With 34th senator, Obama gets enough votes to sustain Iran deal

FILE – In this March 2, 2015 file photo, Sen. Barbara Mikulski, D-Md., the longest-serving woman in the history of Congress, speaks during a news conference in Baltimore. Senate Democrats have rallied the 34 votes they need to keep the Iran nuclear deal alive in Congress, handing President Barack Obama a major foreign policy victory. Mikulski became the crucial 34th vote Wednesday morning, declaring the agreement is the best way to curb Iran’s nuclear ambitions. (AP Photo/Steve Ruark)

Ron Kampeas

WASHINGTON (JTA) — Sen. Barbara Mikulski said she will support the Iran nuclear deal, effectively handing President Barack Obama a victory.

Mikulski, D-Md., who issued her statement Wednesday morning, becomes the 34th senator to back the agreement, denying opponents the necessary 67 votes they would require to override Obama’s pledged veto of any vote to kill it.

“No deal is perfect, especially one negotiated with the Iranian regime,” Miukulski said in a 1,500-word statement enumerating the difficult choices she faced – a length and anguished tone typical of many of the statements in favor of the deal published by Democratic lawmakers.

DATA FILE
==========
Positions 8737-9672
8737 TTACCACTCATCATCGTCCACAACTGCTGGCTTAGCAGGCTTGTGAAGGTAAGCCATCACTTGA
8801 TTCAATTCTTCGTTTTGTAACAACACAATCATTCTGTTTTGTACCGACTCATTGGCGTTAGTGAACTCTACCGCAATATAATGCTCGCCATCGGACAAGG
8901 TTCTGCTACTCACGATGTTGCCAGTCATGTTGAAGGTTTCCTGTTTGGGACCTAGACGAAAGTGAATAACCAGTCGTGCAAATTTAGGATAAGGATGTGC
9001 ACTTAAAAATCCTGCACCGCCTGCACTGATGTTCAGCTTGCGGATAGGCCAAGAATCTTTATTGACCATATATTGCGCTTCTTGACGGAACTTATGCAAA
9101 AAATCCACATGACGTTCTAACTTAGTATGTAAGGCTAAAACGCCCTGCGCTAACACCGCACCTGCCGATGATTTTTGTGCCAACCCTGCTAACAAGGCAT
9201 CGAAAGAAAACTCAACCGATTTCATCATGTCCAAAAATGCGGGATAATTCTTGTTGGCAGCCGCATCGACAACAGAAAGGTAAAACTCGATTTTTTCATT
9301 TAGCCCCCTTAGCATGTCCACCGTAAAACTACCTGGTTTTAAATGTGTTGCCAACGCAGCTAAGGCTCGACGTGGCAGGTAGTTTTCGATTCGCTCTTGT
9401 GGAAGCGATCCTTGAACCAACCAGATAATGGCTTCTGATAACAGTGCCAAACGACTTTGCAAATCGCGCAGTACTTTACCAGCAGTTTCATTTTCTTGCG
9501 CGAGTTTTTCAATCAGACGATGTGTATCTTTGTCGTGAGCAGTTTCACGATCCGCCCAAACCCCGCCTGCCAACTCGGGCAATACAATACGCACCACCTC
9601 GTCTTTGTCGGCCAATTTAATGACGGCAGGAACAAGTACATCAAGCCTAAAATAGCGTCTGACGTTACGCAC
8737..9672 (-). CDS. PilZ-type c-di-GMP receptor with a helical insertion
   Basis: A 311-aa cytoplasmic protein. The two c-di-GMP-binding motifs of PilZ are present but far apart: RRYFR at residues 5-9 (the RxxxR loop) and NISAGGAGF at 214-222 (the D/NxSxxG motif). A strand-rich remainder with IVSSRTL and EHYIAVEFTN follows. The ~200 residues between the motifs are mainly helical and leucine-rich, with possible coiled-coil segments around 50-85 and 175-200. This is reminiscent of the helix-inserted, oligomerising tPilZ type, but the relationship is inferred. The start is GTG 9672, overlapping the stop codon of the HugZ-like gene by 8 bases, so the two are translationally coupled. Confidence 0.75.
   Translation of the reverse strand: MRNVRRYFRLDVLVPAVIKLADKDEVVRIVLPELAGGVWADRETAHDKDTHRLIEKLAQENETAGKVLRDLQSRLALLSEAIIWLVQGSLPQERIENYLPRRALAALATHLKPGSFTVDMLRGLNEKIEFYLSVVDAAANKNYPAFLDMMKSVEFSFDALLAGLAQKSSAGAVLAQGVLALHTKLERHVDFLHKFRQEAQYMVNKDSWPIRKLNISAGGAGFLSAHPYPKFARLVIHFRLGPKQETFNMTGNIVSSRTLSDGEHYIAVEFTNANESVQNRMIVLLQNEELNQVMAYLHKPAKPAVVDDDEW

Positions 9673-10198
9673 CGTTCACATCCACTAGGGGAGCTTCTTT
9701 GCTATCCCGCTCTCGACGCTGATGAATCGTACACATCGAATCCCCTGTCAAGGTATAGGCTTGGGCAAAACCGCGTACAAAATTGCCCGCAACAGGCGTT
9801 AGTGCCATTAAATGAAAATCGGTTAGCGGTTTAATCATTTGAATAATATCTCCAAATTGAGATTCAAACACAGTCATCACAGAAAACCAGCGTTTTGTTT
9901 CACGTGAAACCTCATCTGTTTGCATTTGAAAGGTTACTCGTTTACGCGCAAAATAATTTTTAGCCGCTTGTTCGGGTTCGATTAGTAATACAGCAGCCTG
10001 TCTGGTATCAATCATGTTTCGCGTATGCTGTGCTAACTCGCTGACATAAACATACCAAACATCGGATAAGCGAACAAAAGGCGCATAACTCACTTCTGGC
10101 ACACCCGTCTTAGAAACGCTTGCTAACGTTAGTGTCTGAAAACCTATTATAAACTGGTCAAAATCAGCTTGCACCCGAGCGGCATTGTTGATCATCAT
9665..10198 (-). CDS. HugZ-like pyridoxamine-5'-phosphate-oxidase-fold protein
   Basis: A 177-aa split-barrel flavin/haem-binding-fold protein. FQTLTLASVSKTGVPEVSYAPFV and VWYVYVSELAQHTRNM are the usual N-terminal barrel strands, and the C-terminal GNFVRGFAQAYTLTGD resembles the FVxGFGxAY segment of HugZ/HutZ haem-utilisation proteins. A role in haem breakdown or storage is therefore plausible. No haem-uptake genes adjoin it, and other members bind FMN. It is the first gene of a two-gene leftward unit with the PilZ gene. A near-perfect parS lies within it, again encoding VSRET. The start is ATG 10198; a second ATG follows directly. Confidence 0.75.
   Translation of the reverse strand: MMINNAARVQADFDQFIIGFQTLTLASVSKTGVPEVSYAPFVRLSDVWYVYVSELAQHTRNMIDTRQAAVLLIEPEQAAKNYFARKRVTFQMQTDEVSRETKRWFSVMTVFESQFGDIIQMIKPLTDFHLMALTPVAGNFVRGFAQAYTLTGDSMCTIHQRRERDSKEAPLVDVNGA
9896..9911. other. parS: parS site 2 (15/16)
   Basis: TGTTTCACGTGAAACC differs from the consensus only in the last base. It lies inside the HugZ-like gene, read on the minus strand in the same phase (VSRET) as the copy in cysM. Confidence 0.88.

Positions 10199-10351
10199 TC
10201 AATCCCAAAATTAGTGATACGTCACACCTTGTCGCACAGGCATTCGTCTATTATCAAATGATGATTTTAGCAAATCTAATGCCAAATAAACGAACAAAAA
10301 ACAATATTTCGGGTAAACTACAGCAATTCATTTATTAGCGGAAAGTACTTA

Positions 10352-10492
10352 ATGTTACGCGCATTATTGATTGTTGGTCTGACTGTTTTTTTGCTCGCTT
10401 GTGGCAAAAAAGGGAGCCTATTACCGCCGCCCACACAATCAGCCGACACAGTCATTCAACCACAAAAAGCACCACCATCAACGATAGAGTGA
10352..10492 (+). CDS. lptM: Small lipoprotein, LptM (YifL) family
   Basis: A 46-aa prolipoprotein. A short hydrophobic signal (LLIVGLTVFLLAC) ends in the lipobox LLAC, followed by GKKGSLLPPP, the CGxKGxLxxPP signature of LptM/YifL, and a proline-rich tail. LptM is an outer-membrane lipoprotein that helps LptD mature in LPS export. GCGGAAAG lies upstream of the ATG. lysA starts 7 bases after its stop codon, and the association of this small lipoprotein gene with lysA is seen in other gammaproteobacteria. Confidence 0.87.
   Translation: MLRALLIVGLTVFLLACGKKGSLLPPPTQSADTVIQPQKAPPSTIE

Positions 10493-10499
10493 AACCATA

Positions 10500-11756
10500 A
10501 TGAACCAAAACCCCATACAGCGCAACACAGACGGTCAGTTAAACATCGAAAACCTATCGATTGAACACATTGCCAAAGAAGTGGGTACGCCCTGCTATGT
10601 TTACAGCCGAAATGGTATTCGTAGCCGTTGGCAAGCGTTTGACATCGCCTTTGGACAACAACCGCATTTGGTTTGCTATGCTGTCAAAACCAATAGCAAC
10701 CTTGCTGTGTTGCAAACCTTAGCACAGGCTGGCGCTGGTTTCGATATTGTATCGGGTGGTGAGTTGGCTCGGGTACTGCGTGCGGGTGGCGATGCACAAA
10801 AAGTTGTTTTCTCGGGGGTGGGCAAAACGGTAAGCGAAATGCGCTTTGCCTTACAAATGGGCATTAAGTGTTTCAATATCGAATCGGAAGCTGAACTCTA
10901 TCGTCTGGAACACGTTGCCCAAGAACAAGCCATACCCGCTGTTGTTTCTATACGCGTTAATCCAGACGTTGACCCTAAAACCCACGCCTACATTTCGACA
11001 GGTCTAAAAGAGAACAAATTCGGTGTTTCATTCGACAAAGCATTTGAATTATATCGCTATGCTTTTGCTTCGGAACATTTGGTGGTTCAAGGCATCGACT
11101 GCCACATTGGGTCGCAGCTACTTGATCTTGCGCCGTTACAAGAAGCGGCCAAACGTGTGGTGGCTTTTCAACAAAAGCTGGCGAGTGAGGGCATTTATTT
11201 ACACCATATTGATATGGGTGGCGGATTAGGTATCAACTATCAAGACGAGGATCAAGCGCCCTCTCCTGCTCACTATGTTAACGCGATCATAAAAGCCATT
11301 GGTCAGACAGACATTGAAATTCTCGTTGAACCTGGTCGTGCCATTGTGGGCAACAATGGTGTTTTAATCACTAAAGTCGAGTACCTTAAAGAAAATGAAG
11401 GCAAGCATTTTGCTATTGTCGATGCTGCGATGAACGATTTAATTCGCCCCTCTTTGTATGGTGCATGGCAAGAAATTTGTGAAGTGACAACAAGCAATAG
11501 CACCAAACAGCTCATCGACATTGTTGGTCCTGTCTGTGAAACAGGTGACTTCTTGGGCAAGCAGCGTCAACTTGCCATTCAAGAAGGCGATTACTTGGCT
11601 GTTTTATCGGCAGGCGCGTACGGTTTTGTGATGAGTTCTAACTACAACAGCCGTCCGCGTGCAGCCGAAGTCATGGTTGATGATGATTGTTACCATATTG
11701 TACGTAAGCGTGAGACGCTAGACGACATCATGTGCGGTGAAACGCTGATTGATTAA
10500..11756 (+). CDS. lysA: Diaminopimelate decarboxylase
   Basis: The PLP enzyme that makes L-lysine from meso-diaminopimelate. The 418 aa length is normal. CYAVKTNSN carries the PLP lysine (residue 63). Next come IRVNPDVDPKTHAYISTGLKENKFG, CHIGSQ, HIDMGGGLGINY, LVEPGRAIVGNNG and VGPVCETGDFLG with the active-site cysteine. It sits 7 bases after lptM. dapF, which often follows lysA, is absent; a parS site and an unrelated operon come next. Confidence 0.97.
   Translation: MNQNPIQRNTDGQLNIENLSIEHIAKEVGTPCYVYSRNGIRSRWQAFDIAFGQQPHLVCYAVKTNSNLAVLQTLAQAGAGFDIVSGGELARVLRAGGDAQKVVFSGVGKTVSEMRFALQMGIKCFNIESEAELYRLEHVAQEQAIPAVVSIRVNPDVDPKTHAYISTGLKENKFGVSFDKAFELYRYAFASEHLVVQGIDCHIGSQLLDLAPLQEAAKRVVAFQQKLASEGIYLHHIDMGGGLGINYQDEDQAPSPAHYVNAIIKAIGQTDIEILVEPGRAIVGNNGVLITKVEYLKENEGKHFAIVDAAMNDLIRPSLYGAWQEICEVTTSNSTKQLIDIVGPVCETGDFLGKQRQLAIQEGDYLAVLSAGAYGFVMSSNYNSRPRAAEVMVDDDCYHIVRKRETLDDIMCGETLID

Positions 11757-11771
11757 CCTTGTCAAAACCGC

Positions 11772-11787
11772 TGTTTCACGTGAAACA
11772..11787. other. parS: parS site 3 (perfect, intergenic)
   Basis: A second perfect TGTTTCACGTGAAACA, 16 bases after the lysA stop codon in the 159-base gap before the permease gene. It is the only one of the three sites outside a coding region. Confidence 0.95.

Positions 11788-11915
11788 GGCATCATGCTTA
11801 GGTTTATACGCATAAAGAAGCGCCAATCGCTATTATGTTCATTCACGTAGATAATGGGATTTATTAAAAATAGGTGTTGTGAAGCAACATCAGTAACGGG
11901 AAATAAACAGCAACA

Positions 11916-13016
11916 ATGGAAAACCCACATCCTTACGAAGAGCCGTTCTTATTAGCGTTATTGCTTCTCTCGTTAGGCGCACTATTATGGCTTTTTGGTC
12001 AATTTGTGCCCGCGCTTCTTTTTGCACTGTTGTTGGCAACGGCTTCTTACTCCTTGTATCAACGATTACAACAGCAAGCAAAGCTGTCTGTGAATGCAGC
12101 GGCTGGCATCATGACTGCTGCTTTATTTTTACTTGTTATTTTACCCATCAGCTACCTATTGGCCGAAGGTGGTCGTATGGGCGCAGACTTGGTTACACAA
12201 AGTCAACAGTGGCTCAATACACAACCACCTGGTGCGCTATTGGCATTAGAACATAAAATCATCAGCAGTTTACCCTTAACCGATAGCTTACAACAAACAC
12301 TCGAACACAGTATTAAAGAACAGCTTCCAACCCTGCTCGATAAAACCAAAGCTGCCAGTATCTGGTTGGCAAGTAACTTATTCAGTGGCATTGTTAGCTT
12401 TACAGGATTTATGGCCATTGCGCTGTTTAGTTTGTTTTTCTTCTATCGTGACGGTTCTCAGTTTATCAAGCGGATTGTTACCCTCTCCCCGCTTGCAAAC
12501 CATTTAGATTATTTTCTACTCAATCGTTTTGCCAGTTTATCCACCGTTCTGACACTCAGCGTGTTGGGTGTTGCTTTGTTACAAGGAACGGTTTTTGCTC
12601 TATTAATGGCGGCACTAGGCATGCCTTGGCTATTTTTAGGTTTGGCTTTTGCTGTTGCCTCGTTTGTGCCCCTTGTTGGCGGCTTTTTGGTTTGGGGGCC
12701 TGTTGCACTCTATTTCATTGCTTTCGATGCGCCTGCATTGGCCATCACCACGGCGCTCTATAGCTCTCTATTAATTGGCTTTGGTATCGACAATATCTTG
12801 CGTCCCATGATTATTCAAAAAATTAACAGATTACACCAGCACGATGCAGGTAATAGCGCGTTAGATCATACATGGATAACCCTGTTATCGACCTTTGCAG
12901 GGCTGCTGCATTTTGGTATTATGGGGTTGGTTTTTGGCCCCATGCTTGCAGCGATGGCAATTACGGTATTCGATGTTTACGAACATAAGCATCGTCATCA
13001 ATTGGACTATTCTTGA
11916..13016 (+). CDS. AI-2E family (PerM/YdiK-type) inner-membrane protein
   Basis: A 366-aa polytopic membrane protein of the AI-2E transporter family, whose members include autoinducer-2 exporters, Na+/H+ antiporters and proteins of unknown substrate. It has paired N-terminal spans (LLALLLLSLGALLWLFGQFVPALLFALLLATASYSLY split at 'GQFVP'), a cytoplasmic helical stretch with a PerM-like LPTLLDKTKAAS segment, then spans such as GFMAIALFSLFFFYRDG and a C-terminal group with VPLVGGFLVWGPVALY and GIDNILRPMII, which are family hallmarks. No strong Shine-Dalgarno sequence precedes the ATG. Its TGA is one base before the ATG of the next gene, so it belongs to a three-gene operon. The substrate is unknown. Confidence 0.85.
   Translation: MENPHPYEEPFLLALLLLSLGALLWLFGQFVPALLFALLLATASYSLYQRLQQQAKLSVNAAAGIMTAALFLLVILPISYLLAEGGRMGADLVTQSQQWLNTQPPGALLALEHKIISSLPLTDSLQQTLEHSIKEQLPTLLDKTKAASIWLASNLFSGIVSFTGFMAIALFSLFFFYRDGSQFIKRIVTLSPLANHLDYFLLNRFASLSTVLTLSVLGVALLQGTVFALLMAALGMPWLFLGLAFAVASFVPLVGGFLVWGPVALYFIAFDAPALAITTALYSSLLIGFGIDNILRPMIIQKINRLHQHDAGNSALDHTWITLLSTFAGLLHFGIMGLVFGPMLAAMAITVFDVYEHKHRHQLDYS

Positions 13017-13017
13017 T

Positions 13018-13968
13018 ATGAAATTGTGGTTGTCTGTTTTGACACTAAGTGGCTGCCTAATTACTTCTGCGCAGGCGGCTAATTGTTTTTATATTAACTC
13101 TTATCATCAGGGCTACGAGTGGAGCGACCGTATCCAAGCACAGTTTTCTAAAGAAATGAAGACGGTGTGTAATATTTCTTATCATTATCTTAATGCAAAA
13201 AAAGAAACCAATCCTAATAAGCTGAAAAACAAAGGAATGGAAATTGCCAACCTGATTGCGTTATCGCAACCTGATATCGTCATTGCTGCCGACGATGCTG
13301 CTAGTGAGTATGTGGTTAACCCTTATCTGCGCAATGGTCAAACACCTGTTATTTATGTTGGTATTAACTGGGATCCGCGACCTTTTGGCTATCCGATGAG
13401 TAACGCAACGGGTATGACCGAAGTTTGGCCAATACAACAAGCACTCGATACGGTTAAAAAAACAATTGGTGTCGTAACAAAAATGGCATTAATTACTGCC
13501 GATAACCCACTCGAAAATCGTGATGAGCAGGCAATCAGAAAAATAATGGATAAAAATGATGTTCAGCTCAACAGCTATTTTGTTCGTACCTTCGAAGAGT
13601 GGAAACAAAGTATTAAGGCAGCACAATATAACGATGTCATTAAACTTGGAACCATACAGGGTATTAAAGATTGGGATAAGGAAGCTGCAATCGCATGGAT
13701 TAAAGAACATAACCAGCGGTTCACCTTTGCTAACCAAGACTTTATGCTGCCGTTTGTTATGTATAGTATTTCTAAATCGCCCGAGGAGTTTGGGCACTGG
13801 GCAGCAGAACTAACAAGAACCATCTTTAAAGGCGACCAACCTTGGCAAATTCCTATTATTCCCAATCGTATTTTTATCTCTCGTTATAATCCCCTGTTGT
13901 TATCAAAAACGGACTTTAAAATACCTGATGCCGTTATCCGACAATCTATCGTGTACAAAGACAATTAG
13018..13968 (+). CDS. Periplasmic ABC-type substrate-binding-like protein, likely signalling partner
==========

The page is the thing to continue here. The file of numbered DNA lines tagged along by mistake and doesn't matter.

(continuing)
“I have concluded that this Joint Comprehensive Plan of Action is the best option available to block Iran from having a nuclear bomb,” she said. “For these reasons, I will vote in favor of this deal. However, Congress must also reaffirm our commitment to the safety and security of Israel.”

Mikulski, who is retiring next year, has been close to her state’s Jewish and pro-Israel communities.

Beth Shalom Cemetery ad

Most if not all Republicans oppose the deal, leaving the battleground for opponents and supporters of the deal among Democrats.

Mikulski and the junior senator from Maryland, Ben Cardin, also a Democrat, had been prime targets for lobbyists from both sides: Mikulski because of her seniority and her influence as the longest-serving woman in the Congress, Cardin because of his leadership among Jewish Democrats and his senior rank on the Senate’s Foreign Relations Committee.

The American Israel Public Affairs Committee held a rally at a synagogue in Pikesville, Maryland, on Tuesday night in which leaders of the pro-Israel lobby, which opposes the deal, urged activists to flood Cardin and Mikulski with phone calls.

Democrats appear to have enough deal backers in the U.S. House of Representatives to prevent an override.

The deal reached in July between Iran and six major powers exchanges sanctions relief for nuclear restrictions. Israeli Prime Minister Benjamin Netanyahu has urged lawmakers to kill the deal, saying it leaves Iran a nuclear threshold state.